We should engage in a constant battle with our old selves, our limited reasoning, and our simplistic view of what is happening to us and around us. Today, the Holy Church is teaching us a lesson in life as we read today’s Gospel passage.
Two people entered the temple. One was a zealous follower of the law, doing everything right. But where did that lead him? Filled with pride and self-admiration, he said: “I am better than this sinner who came here for who knows what reason; this place isn't for him. It's for people like me, good, spiritual, decent people…” However, the tax collector felt his guilt before God and uttered words repeated by humanity for thousands of years: “God, have mercy on me, a sinner” (cf. Luke 18:13). Of course, he left the temple justified by God because these words encapsulated his whole life.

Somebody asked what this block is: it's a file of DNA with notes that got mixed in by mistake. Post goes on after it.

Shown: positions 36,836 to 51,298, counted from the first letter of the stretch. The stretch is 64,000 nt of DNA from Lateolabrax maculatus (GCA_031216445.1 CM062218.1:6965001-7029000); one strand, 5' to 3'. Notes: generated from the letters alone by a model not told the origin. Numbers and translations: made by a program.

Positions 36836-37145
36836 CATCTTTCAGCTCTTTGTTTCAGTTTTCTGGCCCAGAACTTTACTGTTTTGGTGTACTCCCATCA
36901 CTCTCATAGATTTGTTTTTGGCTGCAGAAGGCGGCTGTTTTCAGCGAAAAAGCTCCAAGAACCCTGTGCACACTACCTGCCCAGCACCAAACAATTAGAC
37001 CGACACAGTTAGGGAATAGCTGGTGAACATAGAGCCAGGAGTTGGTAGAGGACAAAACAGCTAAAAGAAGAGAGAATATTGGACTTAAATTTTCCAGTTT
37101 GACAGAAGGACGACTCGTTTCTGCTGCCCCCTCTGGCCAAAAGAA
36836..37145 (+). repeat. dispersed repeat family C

Any person coming from the world will keenly be aware of their sin. Some residents of our farm estates have served decades of prison time. Their whole lives have been anything but normal. But how can someone like you and I begin to live our lives obeying the law like the Pharisee, but also repenting as deeply as the Tax Collector? Now there’s a formidable challenge!
How can we learn to do all that, but not consider it our own? That would be genuine art, the art of spiritual life. Today, we do not have a fraction of the Pharisee’s obedience, but are as proud as a dozen of these Pharisees. We are keen to judge and condemn. We claim to know it all. If someone reasons or corrects us, we protest with vehemence and argue our case with all our might. So we have a major task ahead: to prepare ourselves for the life to come, the resurrection from the dead, and do so in the remaining few months of Lent. We must travel the vast distance from living to the letter, to living in the spirit, and our every experience during this time should bring us ever closer to this goal.